Baldy Bye Bye – maybe this time for real

22. June 2007
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Wigs, drugs and tinctures are going straight to the garbage. Bald head and Co. - something we have seen on old photographs or on some guys considering it super cool. Hair is growing, where it is supposed to. Utopia? No. Scientists have come a whole lot closer to the dream of a life-long magnificent head of hair.

The basis for the development of human hair is set up during pregnancy. About five million hair follicles develop during this time, just as many as in chimpanzees. The fact that the human species does not run about quite as hairy (at least not any more), is based on the circumstance of not every root sheath growing a hair. Just the more saddening if the relatively humble magnificence disappears either punctually or in the whole. Since scientists champion the thesis for decades now, that no new hair follicles grow after birth. And this means, loss of hair is irreversible – whether it is genetic or pathological.

This theory appears to be refuted now. Researchers of the University of Pennsylvania – School of Medicine recently proved in a mouse model, that a hair shaft grows within 45 days from those new hair follicles. Now the scientists hope to have come a bit closer to the target to develop new methods for treatment of hair loss and bald heads.

Sleeping Beauty and the Prince

Sleeping Beauty and her prince could have provided the scenario for that research result. In this case the prince has the proteins to wake Sleeping Beauty from her deep sleep. Indeed – hair follicles of mice were regenerated by “resurrection” of genes, which are only active during embryonic development. Professor George Cotsarelis and his team of Pennsylvania researchers found out that wound healing causes an embryonic state making skin receptive to instructions of the Wnt-signal way. The Wnts create a network of proteins normally provoking the development of hair follicles, but only during embryogenesis.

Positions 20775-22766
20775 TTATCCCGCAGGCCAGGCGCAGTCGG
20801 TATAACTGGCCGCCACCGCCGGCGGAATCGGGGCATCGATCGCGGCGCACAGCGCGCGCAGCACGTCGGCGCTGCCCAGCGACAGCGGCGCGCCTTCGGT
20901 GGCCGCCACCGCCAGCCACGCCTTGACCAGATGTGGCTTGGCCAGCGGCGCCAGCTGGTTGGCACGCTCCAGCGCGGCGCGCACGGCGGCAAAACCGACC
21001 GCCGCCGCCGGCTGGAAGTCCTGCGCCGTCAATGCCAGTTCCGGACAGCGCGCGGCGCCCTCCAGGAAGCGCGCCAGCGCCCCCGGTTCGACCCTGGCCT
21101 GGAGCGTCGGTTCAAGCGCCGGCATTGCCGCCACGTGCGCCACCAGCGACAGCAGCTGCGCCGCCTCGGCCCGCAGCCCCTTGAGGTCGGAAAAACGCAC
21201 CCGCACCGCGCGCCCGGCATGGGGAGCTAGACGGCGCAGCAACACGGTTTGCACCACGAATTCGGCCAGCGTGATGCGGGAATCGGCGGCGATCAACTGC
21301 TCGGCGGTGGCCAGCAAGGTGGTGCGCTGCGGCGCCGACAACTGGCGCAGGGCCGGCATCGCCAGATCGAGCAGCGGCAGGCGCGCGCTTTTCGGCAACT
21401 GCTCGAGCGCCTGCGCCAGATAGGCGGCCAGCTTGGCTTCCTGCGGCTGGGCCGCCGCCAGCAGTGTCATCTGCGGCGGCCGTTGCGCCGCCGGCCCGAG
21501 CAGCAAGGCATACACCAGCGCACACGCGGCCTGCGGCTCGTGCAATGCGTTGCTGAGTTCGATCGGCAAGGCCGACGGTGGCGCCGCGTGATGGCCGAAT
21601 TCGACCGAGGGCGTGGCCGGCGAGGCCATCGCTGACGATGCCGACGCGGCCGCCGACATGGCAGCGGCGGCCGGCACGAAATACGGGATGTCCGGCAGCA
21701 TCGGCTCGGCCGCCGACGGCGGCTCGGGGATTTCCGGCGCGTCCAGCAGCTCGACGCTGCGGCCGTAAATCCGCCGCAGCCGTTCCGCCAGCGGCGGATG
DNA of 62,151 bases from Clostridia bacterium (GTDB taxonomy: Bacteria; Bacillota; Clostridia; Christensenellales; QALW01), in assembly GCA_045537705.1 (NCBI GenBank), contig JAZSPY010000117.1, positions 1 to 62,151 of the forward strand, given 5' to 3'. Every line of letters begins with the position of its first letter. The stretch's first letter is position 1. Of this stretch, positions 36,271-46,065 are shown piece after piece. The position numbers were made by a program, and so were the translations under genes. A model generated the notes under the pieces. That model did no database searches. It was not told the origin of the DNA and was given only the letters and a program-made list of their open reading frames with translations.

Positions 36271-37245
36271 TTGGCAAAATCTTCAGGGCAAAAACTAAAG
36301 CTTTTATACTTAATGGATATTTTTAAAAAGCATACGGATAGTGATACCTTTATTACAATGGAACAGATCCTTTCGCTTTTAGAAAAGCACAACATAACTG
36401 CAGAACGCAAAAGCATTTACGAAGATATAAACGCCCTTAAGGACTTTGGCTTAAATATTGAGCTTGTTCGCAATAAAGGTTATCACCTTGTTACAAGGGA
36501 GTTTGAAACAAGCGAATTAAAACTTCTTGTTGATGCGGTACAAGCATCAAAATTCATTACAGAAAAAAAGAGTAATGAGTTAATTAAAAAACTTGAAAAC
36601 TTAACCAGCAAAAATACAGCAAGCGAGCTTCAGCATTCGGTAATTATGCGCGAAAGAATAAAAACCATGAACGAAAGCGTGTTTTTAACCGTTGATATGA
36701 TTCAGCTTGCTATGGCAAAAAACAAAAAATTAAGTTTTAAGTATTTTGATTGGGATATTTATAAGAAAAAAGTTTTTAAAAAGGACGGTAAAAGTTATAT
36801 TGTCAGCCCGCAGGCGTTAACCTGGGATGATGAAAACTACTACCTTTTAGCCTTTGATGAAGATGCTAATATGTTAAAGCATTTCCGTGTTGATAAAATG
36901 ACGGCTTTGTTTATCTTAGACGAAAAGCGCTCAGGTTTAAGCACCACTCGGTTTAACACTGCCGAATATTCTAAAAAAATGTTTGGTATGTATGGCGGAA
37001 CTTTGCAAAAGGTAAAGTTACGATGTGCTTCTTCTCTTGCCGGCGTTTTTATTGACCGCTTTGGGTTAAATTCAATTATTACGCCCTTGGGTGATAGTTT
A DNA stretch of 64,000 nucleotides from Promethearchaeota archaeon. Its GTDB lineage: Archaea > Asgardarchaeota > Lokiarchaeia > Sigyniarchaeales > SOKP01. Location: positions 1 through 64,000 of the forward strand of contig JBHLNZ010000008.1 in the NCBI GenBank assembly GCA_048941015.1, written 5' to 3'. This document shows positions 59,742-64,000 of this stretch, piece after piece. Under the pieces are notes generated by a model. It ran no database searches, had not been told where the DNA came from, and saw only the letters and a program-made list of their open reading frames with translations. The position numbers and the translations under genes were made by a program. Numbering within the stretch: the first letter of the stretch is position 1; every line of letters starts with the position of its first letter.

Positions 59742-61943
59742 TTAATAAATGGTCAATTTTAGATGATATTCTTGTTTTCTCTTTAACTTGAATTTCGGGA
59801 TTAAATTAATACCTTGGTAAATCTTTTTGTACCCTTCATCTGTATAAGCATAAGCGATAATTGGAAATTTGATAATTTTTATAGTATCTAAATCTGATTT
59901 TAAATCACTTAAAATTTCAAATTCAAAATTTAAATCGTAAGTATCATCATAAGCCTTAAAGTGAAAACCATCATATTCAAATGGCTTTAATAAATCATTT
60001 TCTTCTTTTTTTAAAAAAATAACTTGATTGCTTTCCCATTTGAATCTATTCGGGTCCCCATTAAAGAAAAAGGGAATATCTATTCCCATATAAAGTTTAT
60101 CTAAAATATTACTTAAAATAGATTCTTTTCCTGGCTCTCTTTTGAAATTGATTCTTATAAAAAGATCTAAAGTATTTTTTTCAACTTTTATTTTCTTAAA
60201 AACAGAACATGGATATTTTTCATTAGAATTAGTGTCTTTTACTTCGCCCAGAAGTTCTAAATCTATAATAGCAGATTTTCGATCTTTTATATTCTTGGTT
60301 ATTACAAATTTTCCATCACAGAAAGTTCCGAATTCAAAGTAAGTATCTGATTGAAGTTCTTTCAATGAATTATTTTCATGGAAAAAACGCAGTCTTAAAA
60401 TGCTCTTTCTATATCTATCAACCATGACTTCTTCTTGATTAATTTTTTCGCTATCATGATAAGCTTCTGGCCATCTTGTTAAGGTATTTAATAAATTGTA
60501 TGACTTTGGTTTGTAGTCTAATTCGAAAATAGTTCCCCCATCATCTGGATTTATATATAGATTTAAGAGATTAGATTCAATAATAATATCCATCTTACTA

It showed that the influence of those molecules contributes to less scars remaining and a skin with a normal structure including hair follicles and sebaceous glands. The more Wnt-proteins the researchers put on the wound, the more hair follicles developed, thus suggesting that loss of hair and bald heads could be treated via the wound healing process with the motto – regenerate in lieu of repair.

Fortuity accelerates bald head's research

Rather by accident, the team of George Cotsarelis realized that the growth of hair can be promoted by wounds. The scientists brought scratches on mice to examine the part, stem cells from hair follicles play in wound healing. They were quite astonished to find hair growing right in the center of the wound. Taking a look at literature, the scientists found articles originating in the fifties telling the same story. But back in those days, the scientists did not pay any closer attention to their observation.

George Cotsarelis, who received last year's German Heinz-Maurer-Award for Dermatological Research, had hoped all along to be able to use stem cells from hair follicles as a super weapon against bald heads one day. For sure, those observations were a bang for the buck. But the discovery of the Wnt-protein proved to be just as important, since it makes significant contributions to the regeneration of hair follicles. Actually, the scientists from Pennsylvania are positive that some day, the treatment of hair loss might be possible without injury, for example by laser technology. In a few years we can expect clinical studies on this topic.

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